erik lundegaard


Friday September 08, 2023

Movie Review: Blood Money (1933)

Dee with Dietrich lighting; Dalton Trumbo called her character “a thrill-seeking little bitch.” 


This came onto my radar because of a good chapter on writer-director Rowland Brown in Philippe Garnier’s book “Scoundrels & Spitballers: Writers and Hollywood in the 1930s.” Except I can’t remember if the movie sounded interesting or Brown did. Stuff like this keeps happening to me. My streaming queues, for example, are filled with films that were part of some important late-night research, but now I look at them and go, “Um … OK?” Whatever rationale I had for watching them is gone.

“Blood Money” isn’t great but it deserves a wider audience and a better print. (I watched it via an avi file on my computer—not ideal.) The film gets into class issues, and gender issues, and it has wit and a cynical sense of the world. People want what’s bad for them and run toward ruin with open arms. Sadly, we get a happy ending.

A thrill-seeking little bitch
We keep hearing about our main character before seeing him. (Cf., Rick in “Casablanca.”) A wife betrays her husband to the cops, he belts her, then tells her to get Bill Bailey on the line. A judge is awakened in the middle of the night with a bond request. “That Bill Bailey has a lot of nerve!” the wife says. Then it’s onto the working class. A butcher, weighing sausages, says Bill Bailey ordered 150 turkeys for Thanksgiving. For charity? “Sure,” he responds. “For our poor judges, our poor lawyers, and our poor police officers.”

When we finally see the man (George Bancroft), he’s ringside at a prizefight, sponsoring a boxer with the just-sitting-there slogan “Bailey for Bail.” When someone says he hasn’t picked a winner all night, he smiles and says, “I make all my money off losers.”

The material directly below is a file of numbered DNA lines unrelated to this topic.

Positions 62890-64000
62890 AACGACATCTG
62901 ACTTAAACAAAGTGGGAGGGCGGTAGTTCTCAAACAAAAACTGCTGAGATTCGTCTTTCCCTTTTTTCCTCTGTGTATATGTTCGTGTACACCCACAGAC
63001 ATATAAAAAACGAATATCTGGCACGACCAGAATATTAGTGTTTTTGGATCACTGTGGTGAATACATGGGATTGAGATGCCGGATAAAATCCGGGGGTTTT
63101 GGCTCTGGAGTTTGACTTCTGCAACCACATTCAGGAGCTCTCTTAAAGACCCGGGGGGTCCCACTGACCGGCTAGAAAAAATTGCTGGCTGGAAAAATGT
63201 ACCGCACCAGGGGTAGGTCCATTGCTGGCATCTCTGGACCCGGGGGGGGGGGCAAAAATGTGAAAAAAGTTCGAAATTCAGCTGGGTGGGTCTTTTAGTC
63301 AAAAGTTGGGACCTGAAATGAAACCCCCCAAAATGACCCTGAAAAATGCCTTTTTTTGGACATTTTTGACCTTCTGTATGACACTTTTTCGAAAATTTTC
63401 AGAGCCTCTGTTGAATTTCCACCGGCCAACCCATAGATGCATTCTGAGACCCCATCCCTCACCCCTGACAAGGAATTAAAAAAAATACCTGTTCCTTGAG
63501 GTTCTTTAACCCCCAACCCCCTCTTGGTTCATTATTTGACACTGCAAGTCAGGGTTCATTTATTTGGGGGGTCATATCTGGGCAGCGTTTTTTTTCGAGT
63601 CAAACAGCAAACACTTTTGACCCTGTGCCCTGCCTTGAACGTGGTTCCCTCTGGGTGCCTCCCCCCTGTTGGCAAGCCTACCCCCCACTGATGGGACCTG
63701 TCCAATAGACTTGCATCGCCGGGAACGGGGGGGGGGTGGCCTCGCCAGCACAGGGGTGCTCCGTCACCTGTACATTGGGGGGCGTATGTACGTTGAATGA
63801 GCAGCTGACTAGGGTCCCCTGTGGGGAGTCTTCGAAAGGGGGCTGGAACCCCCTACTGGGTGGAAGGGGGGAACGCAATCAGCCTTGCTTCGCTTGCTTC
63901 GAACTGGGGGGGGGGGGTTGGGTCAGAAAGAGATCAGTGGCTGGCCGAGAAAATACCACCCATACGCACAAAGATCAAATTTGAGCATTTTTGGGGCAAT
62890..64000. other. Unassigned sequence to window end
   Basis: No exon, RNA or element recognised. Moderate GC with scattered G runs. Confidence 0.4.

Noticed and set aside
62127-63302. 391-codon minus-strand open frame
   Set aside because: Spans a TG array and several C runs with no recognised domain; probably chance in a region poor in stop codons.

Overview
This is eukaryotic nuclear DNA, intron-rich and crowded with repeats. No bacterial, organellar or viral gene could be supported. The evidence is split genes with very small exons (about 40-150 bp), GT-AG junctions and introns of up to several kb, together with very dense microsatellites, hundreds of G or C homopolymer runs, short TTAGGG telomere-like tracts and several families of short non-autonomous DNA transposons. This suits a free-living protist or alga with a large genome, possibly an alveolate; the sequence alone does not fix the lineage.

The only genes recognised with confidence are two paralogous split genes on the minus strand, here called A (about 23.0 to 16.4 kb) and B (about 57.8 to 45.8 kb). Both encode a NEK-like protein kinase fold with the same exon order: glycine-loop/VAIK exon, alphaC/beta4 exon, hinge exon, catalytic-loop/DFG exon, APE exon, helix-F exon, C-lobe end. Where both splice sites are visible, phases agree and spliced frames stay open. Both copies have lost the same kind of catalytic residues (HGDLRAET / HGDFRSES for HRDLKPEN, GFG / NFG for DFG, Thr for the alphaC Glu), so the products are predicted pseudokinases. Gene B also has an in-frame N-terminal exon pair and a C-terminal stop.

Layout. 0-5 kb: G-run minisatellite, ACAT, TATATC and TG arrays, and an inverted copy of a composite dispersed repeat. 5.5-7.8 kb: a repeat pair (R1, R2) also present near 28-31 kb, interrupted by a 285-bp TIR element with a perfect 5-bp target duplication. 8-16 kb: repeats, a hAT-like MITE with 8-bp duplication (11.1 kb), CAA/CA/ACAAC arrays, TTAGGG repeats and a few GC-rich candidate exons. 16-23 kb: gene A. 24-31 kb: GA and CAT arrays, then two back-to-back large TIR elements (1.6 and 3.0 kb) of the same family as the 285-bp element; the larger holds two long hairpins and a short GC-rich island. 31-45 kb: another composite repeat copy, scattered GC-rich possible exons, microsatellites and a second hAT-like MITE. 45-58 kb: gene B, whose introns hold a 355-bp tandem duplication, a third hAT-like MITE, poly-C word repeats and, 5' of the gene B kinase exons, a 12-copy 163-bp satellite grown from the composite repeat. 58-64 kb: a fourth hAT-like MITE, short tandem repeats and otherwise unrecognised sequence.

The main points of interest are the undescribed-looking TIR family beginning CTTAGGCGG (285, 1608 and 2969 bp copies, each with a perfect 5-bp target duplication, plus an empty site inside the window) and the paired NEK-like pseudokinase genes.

So there he is: a Tammany Hall-type grifter with the world wrapped around his finger. What brings him low? A woman, of course.

She’s a new client who needs $1.5k bail and uses a $6k ring for collateral. That sends his antennae up. She says her name is “Jane Smith” (up again), and, eavesdropping, he discovers she’s from money: Elaine Talbert (Frances Dee), the daughter of the president of a Hawaiian pineapple company. She’s also wild—someone who steals for the thrill of it. Example: While he’s helping her post bail, she lifts his cigarette lighter. Later, when they’re going for burgers and onions, and she lights her cigarette, he takes it, sees it’s his—inscribed to him from Jack Dempsey—and gives her a look. Suddenly she’s in her element. She leans back with a saucy smile and  “So … what?” 

Dee is dynamite—both senses. She has a lovely neck, and can play both good girl and bad. The good is a front. The bad is, too, in its own way. She wants to be bad but she also wants to be punished. “I want a man who’s my master, who isn't afraid of anybody in the world, who’d shoot the first man that looked at me,” she tells Bailey at a Hawaiian luau on her father’s estate.” If only a man would give her a thrashing, she adds, “I’d follow him around like a dog on a leash.” In his review in The Spectator, Dalton Trumbo called her “a thrill-seeking little bitch.”

Bailey’s response to all this? He falls for her like a sap. He turns into the opposite of what she wants.

When does he fall? That’s a good question. Earlier we see him hanging with Ruby Darling, a laconic female gangster/nightclub owner played by Judith Anderson in her film debut. (Yes, Mrs. Danvers from “Rebecca” is the initial love interest.) “Aw, Ruby,” he tells her, “I could never get stuck on any girl but you.” But then Elaine shows up. What tips him? When she wants her burger smothered in onions, and he says he always wanted to meet a girl who really liked onions? When she steals his lighter? The longer they’re together, the less interesting he becomes. It’s called love.